While gambling dates back to thousands of years back in our history, it wasn’t until the middle ages when it was revolutionised by regulated casinos. Opened back in 1638 and named Kasyno di Venezia, the first casino in the world was situated in Italy. Soon, it set standards for other countries that wanted a piece of the pie as well. It started to be a particularly lucrative industry in the 18th century when casinos gained a bit of traction with luxurious establishments founded in Monte Carlo.
Soon enough, it has spread across the pond, to the developing country of the USA. At the beginning of the 20th century, Vegas started to build its gambling empire and has soon become the worldwide capital of gambling. With the introduction and the development of the internet, we’ve soon witnessed another form of casinos. Online casinos only make up a small chunk of gambling history, but it is nonetheless quite interesting how it all came to be. The industry right now, especially due to the pandemic, is likely to outrun traditional brick ‘n’ mortar casinos. Here’s a brief history of online gambling, from the 90s until the present days.
First online casinos
The first software that was capable of providing gambling online was developed by Microgaming, an Isle of Man-based company back in 1994. The first country to do something about online casinos was Antigua & Barbuda. They passed a The Free Trade & Processing Act that allowed online casinos to acquire licenses.
Soon after, with safe internet payments introduced, the first online casinos began to open. While they have opened that same year, it wasn’t until 1996, when a provider going by the name of InterCasino has accepted the first real-money wager. With a small offer of only 18 games, InterCasino was the one to set standards for future platforms. While it used to be fairly small, the company is right now one of the biggest players in the industry.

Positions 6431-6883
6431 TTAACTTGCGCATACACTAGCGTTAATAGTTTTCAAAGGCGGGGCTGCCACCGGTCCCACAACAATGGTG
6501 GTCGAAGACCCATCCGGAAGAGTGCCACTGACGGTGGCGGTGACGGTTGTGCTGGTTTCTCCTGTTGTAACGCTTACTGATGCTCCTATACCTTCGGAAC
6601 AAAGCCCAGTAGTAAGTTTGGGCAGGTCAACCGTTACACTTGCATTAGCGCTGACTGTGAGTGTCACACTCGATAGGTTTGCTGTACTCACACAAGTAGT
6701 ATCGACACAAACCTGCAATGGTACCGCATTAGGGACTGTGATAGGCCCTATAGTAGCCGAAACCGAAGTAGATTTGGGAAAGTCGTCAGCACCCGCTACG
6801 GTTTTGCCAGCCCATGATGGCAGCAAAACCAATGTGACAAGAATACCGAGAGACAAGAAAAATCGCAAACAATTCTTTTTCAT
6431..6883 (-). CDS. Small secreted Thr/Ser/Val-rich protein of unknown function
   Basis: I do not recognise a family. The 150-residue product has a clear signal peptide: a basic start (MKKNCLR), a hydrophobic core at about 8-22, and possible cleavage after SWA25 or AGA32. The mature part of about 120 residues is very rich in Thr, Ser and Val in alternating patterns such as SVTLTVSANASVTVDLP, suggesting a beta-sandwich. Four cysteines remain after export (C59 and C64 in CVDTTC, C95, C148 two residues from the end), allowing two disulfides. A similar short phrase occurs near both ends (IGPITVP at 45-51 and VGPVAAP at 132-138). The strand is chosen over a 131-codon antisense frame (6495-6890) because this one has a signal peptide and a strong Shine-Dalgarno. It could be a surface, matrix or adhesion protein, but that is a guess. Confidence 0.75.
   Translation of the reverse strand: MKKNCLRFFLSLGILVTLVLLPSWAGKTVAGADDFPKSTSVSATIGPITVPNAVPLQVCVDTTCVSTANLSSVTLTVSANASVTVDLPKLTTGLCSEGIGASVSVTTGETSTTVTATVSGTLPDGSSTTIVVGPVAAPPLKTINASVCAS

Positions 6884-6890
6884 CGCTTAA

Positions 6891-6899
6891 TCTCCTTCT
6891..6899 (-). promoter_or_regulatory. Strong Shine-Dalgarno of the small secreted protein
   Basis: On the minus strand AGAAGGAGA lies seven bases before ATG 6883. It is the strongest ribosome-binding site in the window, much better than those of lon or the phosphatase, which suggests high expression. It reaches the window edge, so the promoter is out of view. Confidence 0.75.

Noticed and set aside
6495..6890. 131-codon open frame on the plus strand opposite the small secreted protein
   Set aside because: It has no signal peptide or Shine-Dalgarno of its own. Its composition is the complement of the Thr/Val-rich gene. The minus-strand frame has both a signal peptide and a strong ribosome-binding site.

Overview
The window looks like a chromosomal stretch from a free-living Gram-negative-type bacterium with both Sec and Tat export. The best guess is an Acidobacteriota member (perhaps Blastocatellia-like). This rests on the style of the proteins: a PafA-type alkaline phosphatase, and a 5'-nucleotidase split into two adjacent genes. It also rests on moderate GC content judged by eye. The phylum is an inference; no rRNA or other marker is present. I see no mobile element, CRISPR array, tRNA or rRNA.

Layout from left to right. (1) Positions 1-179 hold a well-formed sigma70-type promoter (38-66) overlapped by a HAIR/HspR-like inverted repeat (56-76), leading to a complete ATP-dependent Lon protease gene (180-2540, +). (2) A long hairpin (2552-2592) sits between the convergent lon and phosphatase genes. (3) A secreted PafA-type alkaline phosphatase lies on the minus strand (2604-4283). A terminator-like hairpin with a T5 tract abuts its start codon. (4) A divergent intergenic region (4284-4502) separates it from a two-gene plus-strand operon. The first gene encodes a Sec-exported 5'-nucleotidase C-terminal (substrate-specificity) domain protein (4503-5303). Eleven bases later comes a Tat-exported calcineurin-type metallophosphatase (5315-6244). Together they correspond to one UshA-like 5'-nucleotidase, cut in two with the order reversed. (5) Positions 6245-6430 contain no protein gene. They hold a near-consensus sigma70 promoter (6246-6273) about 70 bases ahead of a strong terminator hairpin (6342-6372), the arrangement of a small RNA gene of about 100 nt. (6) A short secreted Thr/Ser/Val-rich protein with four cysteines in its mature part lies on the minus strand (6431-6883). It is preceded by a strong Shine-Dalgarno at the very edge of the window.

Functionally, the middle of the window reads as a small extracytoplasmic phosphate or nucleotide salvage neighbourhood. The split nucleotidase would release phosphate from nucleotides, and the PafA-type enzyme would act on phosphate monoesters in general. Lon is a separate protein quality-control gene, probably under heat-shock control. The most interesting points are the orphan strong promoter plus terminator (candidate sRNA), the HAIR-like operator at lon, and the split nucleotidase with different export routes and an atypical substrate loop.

1996 was an important year for online gambling services with the establishment of the Kahnawake Gambling Commission. It was the second organisation whose purpose was the licensing of online casinos. The licensing was supposed to make the service transparent and fully safe for the customer.
Rapid industry growth
It wasn’t long until other aspiring startup founders were caught in the wave of newly emerging online gambling sites. Still unregulated by specific countries, the industry began growing rapidly and 200 websites were offering gambling services by 1997. A 1998 report by Frost & Sullivan noted that the industry’s revenue exceeded $830 million. It was also the year when the first online poker rooms were introduced for players, but it wasn’t until 1999 when you could actually play with other people.
War on online gambling
Constant lawsuits were issued against online gambling providers. In 1999, the USA introduced the Internet Gambling Prohibition Act, which resulted in quite a stir in the industry. It was to prohibit anyone to offer online gambling services to US citizens. Fortunately for the providers, it didn’t stick and soon enough it was voted off. The Australian government, on the other hand, has passed a bill stating that no online gambling service opened before May of 2000 could legally operate in Australia. That meant that only one organisation was able to successfully operate in the land down under. Still, casino sites couldn’t offer their service to Australian citizens.